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Vilafonte viticulture technical

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A copy of the viticulture presentation by Dr Phil Freese at the Vilafonte 2007 vintage release in November 2010 at the Vilafonte winery

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Vilafonte viticulture technical

  1. 1. Winegrowing @ Vilafonté November 22, 2011 @ Vilafonté Phil Freese & Edward Pietersen
  2. 2. Today: “Today: “Beginning With The End In MindBeginning With The End In Mind”” • Defining ‘target’ wine characteristics and attributes – “Absolute” vs. “Relative” • Know the site: Soils, Climate, Plant materials • Know the ‘tools’ available to drive the outcome for the wines • Design vineyard and wine growing to meet the wine objectives using the best ‘tools’ • Seasonal wine growing = “The Game Plan” – Management is sensitive to • “The Game Plan” & overall wine objectives  above • The season  The “Plan” becomes Reality of season
  3. 3.  Training is VSP  Vine spacing (1.2 x 1.6 m) = (4.0 x 5.25 feet)  5,200 vines/ha = 2,112 vines/acre
  4. 4. Vilafonté Vineyard:Vilafonté Vineyard: Variety Ha Clone(s) Rootstock Plant - Year CF 0.68 623 & 214 101-14 1999 CS 6.08 163, 37, 341 101-14 1998 & 1999 ME 4.86 343 & 348 101-14 1998, 1999, 2007 MA 2.83 46, 71, 1 101-14 & R99 1998, 2006 14.45
  5. 5. Technology @ Vilafonté: “Appropriate for theTechnology @ Vilafonté: “Appropriate for the time”time” 500 Million years ago  Current way to assess soil variability – pre- plant 
  6. 6. Key Wine Growing Issues for VilafonteKey Wine Growing Issues for Vilafonte Soils “Old” soils – highly weathered Sub-surface drainage installed prior to planting row orientation to facilitate drainage “Vilafontes” is one of the soil types  Vilafonté
  7. 7. Managing for wine characters and style:Managing for wine characters and style: Training and pruning to set shoot number and position – fruit display Water management – time & amount-stress – Build ‘sufficient’ canopy Leaf Water Potential (LWP) pressure bomb Drainage Crop control & Managing for uniformity of fruit ripening  Low yields per vine and good yields per hectare 7 tons/Ha = 1.4 Kg/vine (3.1 pounds per vine)  Intensity of character  Severe thinning fruit to ‘capacity’ of the shoots  Severe veraison thinning – achieve uniformly ripe fruit
  8. 8. Key Wine Growing Issues for VilafonteKey Wine Growing Issues for Vilafonte Climate “Mediterranean” Winter rainfall area - about 25 - 30 inches (April – September) Low frost potential in the spring “Mild” summers Warm days and nights Higher relative humidity vs. California – less vine stress extremes Somewhat more regular ripening weather (more shallow diurnal temperature changes) Long post-harvest time for vine-ripeness Regular phenology Approximately 105 – 110 days, bloom to harvest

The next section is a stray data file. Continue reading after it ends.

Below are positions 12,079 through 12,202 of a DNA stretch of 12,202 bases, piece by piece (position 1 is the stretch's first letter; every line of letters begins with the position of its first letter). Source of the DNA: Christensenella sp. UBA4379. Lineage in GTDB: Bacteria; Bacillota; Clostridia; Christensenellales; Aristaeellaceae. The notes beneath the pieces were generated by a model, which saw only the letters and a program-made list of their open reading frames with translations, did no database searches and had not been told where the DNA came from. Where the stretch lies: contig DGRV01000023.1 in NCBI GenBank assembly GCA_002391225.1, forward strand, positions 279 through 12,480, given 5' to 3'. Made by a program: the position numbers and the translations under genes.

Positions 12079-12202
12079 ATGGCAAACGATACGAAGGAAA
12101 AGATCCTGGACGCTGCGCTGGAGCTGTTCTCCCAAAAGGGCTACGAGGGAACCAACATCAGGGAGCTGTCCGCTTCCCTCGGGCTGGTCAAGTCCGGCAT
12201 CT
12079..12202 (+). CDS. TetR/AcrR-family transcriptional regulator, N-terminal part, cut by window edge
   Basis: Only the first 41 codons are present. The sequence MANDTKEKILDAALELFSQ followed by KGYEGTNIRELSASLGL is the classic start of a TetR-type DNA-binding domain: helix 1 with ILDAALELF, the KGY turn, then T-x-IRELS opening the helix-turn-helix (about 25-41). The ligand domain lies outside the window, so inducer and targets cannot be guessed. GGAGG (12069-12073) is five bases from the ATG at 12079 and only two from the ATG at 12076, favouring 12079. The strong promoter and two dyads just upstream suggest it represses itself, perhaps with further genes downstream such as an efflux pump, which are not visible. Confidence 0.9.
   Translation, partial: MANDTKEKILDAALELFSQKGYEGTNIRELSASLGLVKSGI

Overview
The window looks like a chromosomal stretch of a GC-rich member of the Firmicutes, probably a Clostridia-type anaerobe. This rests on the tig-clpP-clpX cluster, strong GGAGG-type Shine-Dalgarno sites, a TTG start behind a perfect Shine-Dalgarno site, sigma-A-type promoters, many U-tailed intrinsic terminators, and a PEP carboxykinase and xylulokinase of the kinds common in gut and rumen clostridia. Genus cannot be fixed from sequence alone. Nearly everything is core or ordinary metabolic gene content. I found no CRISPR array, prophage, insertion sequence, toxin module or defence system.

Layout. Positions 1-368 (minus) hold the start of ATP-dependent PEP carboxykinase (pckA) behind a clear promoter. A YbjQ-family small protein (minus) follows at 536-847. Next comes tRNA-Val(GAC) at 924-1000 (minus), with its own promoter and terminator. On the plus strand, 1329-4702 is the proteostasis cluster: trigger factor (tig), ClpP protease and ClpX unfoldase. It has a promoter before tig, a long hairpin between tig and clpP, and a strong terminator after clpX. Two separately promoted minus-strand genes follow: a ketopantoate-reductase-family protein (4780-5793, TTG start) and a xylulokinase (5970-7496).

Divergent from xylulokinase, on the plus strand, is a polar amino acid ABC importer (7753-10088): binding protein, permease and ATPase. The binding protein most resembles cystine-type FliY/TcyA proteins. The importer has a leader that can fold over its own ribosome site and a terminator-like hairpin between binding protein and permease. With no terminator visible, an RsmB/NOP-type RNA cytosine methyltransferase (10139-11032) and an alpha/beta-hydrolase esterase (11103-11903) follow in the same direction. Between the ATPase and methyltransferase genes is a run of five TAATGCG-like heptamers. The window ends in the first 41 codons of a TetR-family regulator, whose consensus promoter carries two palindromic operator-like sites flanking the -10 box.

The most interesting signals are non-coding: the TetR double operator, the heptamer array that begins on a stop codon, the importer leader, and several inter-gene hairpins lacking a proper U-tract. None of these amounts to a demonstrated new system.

9. 9. G. Jones (2006)
  10. 10. Grape Vine Phenology Dates And Data:Grape Vine Phenology Dates And Data: Some Practical Uses Within The Growing season:Some Practical Uses Within The Growing season: • Phenology is your ‘timeline’ for the growing season – Budburst to flowering is a ‘squishy’ number (heat limiting in spring) – Other stages are very reproducible (heat saturated – in most “New World” areas) • Timing between events is very regular season-to-season for a given site, variety and vineyard block • Timing within an event is a measure of variability – Number of elapsed days from 5% to 95% • Net – you can project timing of vine events from your phenology data: – Flowering dates and fungicide sprays – Cutoff date for last sulfur application to avoid residue on fruit – Water management – choose a stress level (severity) and (time) to hit this level – When you need to do veraison thinning – Harvest timing – French plan their summer vacations!
  11. 11. Vineyard Operations:Vineyard Operations: The Vineyard TeamThe Vineyard Team
  12. 12. Vineyard Operations:Vineyard Operations: Pruning
  13. 13. Vineyard Operations:Vineyard Operations: Pruning Suckering Canopy Side shoots Wire shifting & Shoot positioning
  14. 14. Dealing With The Natural Variability OfDealing With The Natural Variability Of VineyardsVineyards • Weak shoots • Veraison thinning • Selective harvest of sub-areas to achieve uniform lots • Berry sorting at the winery after de-stemming
  15. 15. Vineyard Operations:Vineyard Operations: Pruning Suckering Canopy Side shoots Wire lifting & Shoot positioning Water management
  16. 16. Vineyard Operations:Vineyard Operations: Pruning Suckering Canopy Side shoots Wire lifting & Shoot positioning Water management Veraison thinning
  17. 17. Vineyard Operations:Vineyard Operations: Pruning Suckering Canopy Side shoots Wire lifting & Shoot positioning Water management Veraison thinning Harvest
  18. 18. The Vine: Uneven Fruit RipeningThe Vine: Uneven Fruit Ripening • Non-uniform ripening of fruit is probably a large positive benefit for better evolutionary competition – More chances to have animals feed on some of the berries as they come ripe: • Better chance of ripening in the migration time of birds – Better chance of surviving different climate conditions • Non-uniform ripening is not positive for winemaking objectives! – Lack of ‘focus’ of aroma and flavor – mixed berry characters • Variations within: – Vineyard – area to area – Vine – bunch to bunch – Cluster – berry to berry
  19. 19. Normalized Difference Vegetation Index = NDVINormalized Difference Vegetation Index = NDVI (Spatial Variation of Vegetative Index)(Spatial Variation of Vegetative Index)

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